As defenses against standard cyberattacks evolve, so do the methods of attack carried out by malicious actors. Security researchers say a type of attack known as steganographic malware is on the rise.
Gary Davis, the chief consumer security evangelist at cybersecurity firm McAfee, warned of the relatively new style of attack, which involves embedding secret code into images that can be extracted for use in an attack.
Steganographic malware requires an attacker to hide a secret algorithm within an image. An attacker then sends that image to a target’s system. Once the image is on the victim’s machine, a piece of malicious software is able to extract the information coded into the image to carry out the attack.
Steganographic attacks are most often carried out as a way to bypass security protocols as the information hidden in the image is undetectable to the human eye — it appears as any other image file — and is difficult for security tools to identify.
The style of attack is not necessarily new. Steganography cyberattacks were first spotted in 2011 as a means to spread the Duqu malware — an attack that was once referred to as “the most sophisticated malware ever seen.”
However, the style of attack has been far less common than other forms of malware. McAfee’s most recent threats report issued for June 2017 spotted a sudden spike in steganographic attacks, giving users a new reason to watch out for seemingly innocuous looking images that could secretly carry compromising code.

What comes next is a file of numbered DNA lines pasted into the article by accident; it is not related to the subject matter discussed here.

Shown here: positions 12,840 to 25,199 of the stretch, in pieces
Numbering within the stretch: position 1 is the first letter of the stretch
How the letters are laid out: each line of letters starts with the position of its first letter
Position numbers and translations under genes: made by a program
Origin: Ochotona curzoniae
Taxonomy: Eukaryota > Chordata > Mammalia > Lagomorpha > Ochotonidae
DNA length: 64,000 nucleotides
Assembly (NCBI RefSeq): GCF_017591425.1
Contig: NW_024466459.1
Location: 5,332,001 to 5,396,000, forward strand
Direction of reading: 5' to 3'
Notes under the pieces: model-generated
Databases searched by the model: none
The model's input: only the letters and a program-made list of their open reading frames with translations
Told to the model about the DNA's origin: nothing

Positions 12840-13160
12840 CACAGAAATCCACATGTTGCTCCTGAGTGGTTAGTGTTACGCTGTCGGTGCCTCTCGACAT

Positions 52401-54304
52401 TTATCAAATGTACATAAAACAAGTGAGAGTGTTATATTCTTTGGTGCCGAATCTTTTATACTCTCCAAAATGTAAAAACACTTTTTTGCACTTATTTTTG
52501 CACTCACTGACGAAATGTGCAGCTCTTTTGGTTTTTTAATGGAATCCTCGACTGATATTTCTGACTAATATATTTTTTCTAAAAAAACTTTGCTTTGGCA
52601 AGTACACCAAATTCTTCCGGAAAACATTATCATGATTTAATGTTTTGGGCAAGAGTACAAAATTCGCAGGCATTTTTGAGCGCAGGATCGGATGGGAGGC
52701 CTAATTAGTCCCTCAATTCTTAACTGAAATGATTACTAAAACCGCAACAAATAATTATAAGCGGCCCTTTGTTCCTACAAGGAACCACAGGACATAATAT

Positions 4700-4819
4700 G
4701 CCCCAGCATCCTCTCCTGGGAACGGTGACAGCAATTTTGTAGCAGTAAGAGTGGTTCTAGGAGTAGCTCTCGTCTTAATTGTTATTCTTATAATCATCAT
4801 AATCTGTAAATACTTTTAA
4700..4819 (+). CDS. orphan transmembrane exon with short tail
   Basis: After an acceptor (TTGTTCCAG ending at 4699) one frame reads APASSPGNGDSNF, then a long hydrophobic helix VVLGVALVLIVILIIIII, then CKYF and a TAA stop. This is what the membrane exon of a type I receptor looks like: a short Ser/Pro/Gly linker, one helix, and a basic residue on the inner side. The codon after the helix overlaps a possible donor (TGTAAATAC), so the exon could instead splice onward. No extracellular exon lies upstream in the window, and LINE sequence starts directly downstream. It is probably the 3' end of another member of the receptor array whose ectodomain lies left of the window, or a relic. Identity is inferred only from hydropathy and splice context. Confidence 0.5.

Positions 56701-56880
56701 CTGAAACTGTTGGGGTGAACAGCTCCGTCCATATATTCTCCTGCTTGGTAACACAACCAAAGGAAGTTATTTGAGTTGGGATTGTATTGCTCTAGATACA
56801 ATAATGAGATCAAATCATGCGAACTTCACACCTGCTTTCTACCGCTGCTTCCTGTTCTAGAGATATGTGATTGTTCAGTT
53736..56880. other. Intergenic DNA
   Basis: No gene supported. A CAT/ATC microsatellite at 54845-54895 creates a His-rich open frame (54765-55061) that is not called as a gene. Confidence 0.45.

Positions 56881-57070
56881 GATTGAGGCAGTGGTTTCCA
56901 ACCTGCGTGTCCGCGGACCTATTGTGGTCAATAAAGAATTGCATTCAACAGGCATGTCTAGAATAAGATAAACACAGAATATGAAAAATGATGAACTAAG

The particular attack being used to spread the code for the Stegoloader malware, which has the capability of stealing user information, including browser history, and executing additional malicious code to further compromise a machine, including ransomware that can encrypt a victim’s files and hold them hostage until a ransom is paid.
The malware code is hiding in an image that has been spread in torrent files for pirated software. When the user downloads the software and begins the installation process, the image opens and begins downloading the malware onto the machine.
Davis said users can avoid these types of attacks by not downloading software from potentially sketchy sources. Torrent sites are not known for stringent security, so downloading any software from those sources carries a risk.
In addition, it’s advised that users look into what files are associated with a download before opening. Even on torrent sites, it’s often possible to view what files are included in a download beforehand. If there is a .png image file that seems unrelated to the download, it’s best to steer clear.
Finally, while it may be difficult for some security solutions to catch the code in an image file, most are able to spot unapproved activity on a machine — especially as the malware attempts to download more malicious software. Having an antivirus tool installed and regularly scanning downloaded files before moving forward with the installation process is encouraged.